More than 16 percent of women who did not survive after being diagnosed with early-stage breast cancer died from cardiovascular disease, according to a population-based cohort study.
Lead researcher Husam Abdel-Qadir, MD, of the University of Toronto, and colleagues published their results online in JAMA Cardiology on Oct. 12.
The researchers evaluated the Ontario Cancer Registry and identified nearly 99,000 women who were diagnosed with early-stage breast cancer between April 1, 1998, and March 31, 2012. The median age was 60 years old, and 37.8 percent of the women were at least 66 years old when they were diagnosed. In addition, 6.6 percent of the women had previous cardiovascular disease.
The women were followed up until they died or until Dec. 31, 2013, whichever came first.
During a median follow-up period of 6.6 years, 21.3 percent of the women died. The median time to death was 4.2 years. The most common causes of death were breast cancer (49.9 percent of deaths) and cardiovascular causes (16.3 percent of deaths).
The researchers said that cardiovascular death was uncommon in women who were younger than 66 years old and had no prior cardiovascular disease, diabetes or hypertension. However, among women who were at least 66, the risk of breast cancer death at 10 years was 11.9 percent and the risk of cardiovascular death at 10 years was 7.6 percent.
Women who were at least 66 years old at diagnosis accounted for 89.6 percent of cardiovascular deaths and 43.9 percent of breast cancer deaths.
Among the patients with a history of cardiovascular disease, the risk of death from breast cancer and cardiovascular disease was similar during the first five years. However, beyond five years, the risk of death from cardiovascular causes was higher.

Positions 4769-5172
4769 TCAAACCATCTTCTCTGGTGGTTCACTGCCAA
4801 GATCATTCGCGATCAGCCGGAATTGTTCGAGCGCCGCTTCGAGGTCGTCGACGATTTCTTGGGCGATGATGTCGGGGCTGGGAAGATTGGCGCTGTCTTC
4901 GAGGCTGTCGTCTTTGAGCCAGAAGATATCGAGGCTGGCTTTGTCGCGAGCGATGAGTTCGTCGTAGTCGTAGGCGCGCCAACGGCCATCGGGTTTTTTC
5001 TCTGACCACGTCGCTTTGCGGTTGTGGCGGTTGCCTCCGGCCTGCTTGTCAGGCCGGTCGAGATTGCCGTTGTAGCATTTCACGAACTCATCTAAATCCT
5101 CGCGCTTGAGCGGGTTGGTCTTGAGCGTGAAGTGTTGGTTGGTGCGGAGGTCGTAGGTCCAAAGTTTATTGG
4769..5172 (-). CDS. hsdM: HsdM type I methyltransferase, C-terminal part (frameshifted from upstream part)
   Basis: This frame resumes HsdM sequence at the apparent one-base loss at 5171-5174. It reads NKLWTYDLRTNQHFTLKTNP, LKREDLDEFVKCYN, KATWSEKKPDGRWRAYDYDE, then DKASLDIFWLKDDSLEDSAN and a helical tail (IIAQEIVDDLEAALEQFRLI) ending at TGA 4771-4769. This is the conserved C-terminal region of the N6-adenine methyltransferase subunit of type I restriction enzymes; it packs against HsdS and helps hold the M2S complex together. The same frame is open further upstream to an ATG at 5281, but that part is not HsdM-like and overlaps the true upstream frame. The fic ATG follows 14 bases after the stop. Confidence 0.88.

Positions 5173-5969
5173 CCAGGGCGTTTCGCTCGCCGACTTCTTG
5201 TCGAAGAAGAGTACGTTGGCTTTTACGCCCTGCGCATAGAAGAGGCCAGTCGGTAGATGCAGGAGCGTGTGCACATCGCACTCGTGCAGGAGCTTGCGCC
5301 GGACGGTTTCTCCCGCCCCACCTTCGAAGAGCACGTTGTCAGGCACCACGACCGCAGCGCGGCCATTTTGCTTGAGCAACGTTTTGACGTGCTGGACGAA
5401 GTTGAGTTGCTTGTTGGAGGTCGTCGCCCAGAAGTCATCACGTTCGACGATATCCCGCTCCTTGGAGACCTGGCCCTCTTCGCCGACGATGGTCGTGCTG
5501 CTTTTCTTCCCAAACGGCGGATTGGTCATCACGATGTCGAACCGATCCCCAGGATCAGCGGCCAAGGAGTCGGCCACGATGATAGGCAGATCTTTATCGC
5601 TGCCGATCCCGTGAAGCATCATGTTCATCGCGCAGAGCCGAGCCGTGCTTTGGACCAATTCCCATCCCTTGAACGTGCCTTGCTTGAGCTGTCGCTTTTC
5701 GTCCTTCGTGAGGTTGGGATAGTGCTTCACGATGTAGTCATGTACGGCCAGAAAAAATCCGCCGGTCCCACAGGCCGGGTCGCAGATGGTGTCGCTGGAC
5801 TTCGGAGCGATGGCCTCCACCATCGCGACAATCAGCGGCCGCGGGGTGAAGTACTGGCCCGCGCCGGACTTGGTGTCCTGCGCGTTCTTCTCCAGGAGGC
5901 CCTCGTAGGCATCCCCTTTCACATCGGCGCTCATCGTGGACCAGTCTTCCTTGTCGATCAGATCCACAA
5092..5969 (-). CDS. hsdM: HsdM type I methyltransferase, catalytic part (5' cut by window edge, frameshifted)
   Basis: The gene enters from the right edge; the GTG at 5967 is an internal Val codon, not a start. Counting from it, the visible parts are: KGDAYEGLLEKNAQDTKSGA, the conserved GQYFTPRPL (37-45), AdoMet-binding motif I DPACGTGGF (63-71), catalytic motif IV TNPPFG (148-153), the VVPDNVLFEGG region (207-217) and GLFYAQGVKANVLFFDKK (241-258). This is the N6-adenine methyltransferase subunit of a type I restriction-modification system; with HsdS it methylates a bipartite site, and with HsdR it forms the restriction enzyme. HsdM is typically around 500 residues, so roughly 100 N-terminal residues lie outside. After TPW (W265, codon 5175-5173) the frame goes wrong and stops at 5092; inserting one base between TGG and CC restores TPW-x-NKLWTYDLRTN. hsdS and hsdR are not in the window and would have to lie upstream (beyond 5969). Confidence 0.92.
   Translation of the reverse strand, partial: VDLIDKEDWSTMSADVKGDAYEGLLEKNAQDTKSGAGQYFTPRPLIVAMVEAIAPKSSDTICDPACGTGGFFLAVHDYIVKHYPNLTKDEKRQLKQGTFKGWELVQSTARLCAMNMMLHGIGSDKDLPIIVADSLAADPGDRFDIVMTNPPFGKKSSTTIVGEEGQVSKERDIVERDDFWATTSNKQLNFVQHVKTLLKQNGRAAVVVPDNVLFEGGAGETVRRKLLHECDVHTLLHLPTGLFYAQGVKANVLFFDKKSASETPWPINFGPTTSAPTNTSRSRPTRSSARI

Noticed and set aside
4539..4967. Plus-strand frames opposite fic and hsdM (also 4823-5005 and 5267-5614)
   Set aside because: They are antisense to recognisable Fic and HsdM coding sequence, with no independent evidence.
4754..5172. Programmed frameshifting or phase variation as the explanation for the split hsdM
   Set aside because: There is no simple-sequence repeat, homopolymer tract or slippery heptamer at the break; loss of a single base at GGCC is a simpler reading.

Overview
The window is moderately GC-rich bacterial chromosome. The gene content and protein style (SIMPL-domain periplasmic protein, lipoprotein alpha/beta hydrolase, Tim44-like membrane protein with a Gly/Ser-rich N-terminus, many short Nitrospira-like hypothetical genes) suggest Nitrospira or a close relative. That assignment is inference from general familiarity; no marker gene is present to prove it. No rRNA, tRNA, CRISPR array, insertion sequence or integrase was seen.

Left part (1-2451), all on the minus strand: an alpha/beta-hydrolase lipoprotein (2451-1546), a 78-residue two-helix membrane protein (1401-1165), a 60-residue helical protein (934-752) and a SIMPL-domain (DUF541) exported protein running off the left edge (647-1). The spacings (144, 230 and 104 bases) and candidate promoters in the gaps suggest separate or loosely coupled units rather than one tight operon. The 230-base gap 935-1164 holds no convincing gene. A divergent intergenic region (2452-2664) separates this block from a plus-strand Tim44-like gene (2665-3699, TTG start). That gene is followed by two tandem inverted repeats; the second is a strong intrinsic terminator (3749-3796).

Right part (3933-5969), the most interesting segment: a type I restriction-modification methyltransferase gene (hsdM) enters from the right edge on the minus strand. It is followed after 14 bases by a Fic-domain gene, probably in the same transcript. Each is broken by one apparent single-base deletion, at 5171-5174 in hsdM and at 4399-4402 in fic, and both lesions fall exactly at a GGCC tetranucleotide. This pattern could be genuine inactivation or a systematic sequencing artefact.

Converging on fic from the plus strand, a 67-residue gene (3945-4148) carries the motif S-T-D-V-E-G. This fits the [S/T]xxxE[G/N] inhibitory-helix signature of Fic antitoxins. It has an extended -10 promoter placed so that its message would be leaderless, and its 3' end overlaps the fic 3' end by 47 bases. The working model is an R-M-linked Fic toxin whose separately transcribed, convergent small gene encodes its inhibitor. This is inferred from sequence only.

“Although management of breast cancer should be the primary focus of women with [early-stage breast cancer], our data highlight the importance of competing risks,” the researchers wrote. “Women with [early-stage breast cancer] are just as likely to die from causes other than breast cancer, chief among which is cardiovascular disease. Given the effectiveness of both primary and secondary prevention interventions for cardiovascular disease, appropriate care for women with [early-stage breast cancer] should involve counseling and preventive interventions that are proportionate to their expected cardiovascular risk.”
The researchers acknowledged potential limitations of the study, including that they did not assess risk factors such as dyslipidemia and smoking. They also relied on death certificate data, which might not always be accurate. In addition, they could not detect death in women who left Ontario.
“Our results highlight that age and previous history of cardiovascular disease are strong predictors of cardiovascular risk in women with [early-stage breast cancer],” they wrote. “These traditional risk factors can serve as an inexpensive initial screening tool to identify women who could most benefit from preventive interventions. ... Appropriate risk stratification can identify women with [early-stage breast cancer] who could benefit from cardiovascular disease prevention strategies. Further research on cardiovascular disease in women with breast cancer is warranted.”